Meet The GeForce RTX 2060 (6GB) Founders Edition Card

As for the card itself, we've already seen the scheme with the RTX 2080 Ti, RTX 2080, and RTX 2070 Founders Editions, the main highlight being the new open air cooler design. This time around, the RTX 2060 Founders Edition has stock reference clocks and presumably stock TDP.

Like the RTX 2070 Founders Edition, the RTX 2060 Founders Edition has a single 8-pin power connector at the front of the card, and lacks the NVLink SLI connectors as only the RTX 2080 and above support SLI. Internally, the board appears very similar to the RTX 2070 Founders Edition. Like the other RTX 20 cards, the RTX 2060 has followed with increasing TDP, standing at 160W compared to the 120W of the GTX 1060 6GB. I/O-wise is the same story, with the DVI port customary for mid-range and mainstream cards, which are often paired with budget DVI monitors, particularly as a drop-in upgrade for an aging video card.

This is also in addition to the VR-centric USB-C VirtualLink port, which also carries an associated 30W not included in the overall TDP.

As mentioned in the other RTX 20 series launch articles, the reference design change poses a potential issue to OEMs, as unlike blowers, open air designs cannot guarantee self-cooling independent of chassis airflow. As a higher-volume and nominally mainstream part, the RTX 2060 Founders Edition would be the more traditional part found in OEM systems.

The GeForce RTX 2060 (6GB) Founders Edition Review The Test
POST A COMMENT

134 Comments

View All Comments

  • B3an - Monday, January 7, 2019 - link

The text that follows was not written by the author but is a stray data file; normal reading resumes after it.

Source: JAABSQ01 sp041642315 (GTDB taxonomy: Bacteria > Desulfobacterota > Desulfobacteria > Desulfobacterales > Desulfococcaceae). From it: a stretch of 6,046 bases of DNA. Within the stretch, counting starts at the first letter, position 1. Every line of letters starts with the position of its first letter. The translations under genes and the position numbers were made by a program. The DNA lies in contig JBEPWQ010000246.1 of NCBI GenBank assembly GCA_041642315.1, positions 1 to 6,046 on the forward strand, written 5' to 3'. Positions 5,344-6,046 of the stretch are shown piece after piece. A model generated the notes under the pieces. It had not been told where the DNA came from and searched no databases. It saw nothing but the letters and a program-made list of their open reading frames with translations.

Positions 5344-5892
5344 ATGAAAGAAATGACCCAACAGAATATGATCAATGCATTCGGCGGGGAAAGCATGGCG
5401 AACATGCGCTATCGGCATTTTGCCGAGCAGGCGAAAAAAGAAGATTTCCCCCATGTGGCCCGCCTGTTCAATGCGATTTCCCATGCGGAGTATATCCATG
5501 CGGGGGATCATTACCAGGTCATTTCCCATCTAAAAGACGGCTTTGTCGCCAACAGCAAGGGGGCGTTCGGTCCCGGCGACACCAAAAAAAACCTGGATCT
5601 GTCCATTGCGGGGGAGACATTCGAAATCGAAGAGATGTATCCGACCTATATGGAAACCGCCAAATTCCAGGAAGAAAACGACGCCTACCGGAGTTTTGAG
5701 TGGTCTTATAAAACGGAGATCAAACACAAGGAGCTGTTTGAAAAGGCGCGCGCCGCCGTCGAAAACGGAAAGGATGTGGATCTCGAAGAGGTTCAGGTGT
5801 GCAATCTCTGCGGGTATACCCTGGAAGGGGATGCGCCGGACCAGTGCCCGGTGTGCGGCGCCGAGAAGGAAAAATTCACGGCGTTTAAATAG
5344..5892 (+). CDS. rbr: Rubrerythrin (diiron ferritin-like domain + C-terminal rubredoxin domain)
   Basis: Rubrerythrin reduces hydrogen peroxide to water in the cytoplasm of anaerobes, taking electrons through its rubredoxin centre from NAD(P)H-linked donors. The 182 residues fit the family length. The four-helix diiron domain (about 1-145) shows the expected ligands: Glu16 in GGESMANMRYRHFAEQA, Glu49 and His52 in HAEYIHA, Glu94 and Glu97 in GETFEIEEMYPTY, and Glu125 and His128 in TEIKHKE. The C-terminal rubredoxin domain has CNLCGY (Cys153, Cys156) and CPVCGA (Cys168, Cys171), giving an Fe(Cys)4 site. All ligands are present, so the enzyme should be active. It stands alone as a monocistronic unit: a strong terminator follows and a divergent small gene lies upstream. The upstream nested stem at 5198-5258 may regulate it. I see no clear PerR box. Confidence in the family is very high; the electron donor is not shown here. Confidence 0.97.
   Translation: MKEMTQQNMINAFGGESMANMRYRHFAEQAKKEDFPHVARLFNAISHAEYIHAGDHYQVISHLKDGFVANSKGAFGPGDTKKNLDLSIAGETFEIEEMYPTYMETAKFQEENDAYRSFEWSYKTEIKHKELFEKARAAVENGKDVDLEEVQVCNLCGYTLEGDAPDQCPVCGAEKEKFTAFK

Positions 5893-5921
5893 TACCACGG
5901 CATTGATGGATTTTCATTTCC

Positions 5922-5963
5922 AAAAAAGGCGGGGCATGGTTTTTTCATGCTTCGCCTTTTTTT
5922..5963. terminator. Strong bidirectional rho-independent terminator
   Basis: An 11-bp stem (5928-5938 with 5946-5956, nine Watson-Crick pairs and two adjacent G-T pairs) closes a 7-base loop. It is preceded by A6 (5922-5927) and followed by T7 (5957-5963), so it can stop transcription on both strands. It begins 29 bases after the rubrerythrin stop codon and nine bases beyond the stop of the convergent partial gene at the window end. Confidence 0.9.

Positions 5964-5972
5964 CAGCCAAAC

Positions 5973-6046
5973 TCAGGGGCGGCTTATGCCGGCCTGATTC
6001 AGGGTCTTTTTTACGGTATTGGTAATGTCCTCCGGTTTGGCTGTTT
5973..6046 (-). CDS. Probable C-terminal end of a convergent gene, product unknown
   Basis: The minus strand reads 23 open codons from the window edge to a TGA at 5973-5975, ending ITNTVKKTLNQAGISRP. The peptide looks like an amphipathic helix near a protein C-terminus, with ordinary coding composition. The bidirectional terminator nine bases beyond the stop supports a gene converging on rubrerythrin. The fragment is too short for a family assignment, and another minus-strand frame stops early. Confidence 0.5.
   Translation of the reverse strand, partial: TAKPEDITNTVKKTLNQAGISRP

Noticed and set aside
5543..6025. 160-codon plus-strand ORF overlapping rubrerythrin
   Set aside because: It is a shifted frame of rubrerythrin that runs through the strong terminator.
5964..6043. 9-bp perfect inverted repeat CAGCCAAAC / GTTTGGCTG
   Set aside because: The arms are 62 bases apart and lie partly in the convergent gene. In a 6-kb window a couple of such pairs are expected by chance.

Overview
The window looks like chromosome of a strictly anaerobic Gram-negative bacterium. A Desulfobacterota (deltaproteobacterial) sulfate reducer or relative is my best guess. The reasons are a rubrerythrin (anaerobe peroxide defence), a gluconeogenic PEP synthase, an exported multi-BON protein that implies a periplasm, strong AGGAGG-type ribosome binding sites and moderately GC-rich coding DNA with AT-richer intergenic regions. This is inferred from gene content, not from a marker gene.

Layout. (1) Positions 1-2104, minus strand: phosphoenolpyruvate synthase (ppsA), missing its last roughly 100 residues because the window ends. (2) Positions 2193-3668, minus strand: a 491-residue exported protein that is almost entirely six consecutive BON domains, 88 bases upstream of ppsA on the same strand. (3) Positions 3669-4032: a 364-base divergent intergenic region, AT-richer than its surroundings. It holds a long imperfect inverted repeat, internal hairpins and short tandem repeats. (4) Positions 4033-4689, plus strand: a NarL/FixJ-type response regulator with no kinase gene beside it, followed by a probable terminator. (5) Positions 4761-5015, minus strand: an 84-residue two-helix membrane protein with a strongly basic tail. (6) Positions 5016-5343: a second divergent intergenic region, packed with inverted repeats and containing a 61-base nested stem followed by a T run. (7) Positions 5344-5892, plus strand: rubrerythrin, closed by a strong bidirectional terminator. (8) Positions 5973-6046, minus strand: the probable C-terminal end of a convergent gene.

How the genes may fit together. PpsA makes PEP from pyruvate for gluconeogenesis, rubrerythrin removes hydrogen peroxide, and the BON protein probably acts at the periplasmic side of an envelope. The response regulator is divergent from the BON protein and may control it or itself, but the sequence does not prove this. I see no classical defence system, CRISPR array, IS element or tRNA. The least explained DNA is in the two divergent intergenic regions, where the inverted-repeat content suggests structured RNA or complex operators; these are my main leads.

More overpriced useless shit. These reviews are very rarely harsh enough on this kind of crap either, and i mean tech media in general. This shit isn't close to being acceptable. Reply
  • PeachNCream - Monday, January 7, 2019 - link

    Professionalism doesn't demand harshness. The charts and the pricing are reliable facts that speak for themselves and let a reader reach conclusions about the value proposition or the acceptability of the product as worthy of purchase. Since opinions between readers can differ significantly, its better to exercise restraint. These GPUs are given out as media samples for free and, if I'm not mistaken, other journalists have been denied pre-NDA-lift samples by blasting the company or the product. With GPU shortages all around and the need to have a day one release in order to get search engine placement that drives traffic, there is incentive to tenderfoot around criticism when possible. Reply
  • CiccioB - Monday, January 7, 2019 - link

    It all depends on what is your definition of "shit".
    Shit may be something that for you costs too much (so shit is Porche, Lamborghini and Ferrari, but for some else, also Audi, BMW and Mercedes and for some one else also all C cars) or may be something that does not work as expected or under perform with respect to the resources it has.
    So for someone else it may be shit a chip that with 230mm^q, 256GB/s of bandwidth and 240W perform like a chip that is 200mm^2, 192GB/s of bandwidth and uses half the power.
    Or it may be a chip that with 480mm^2, 8GB of latest HBM technology and more than 250W perform just a bit better than a 314mm^2 chip with GDDR5X and that uses 120W less.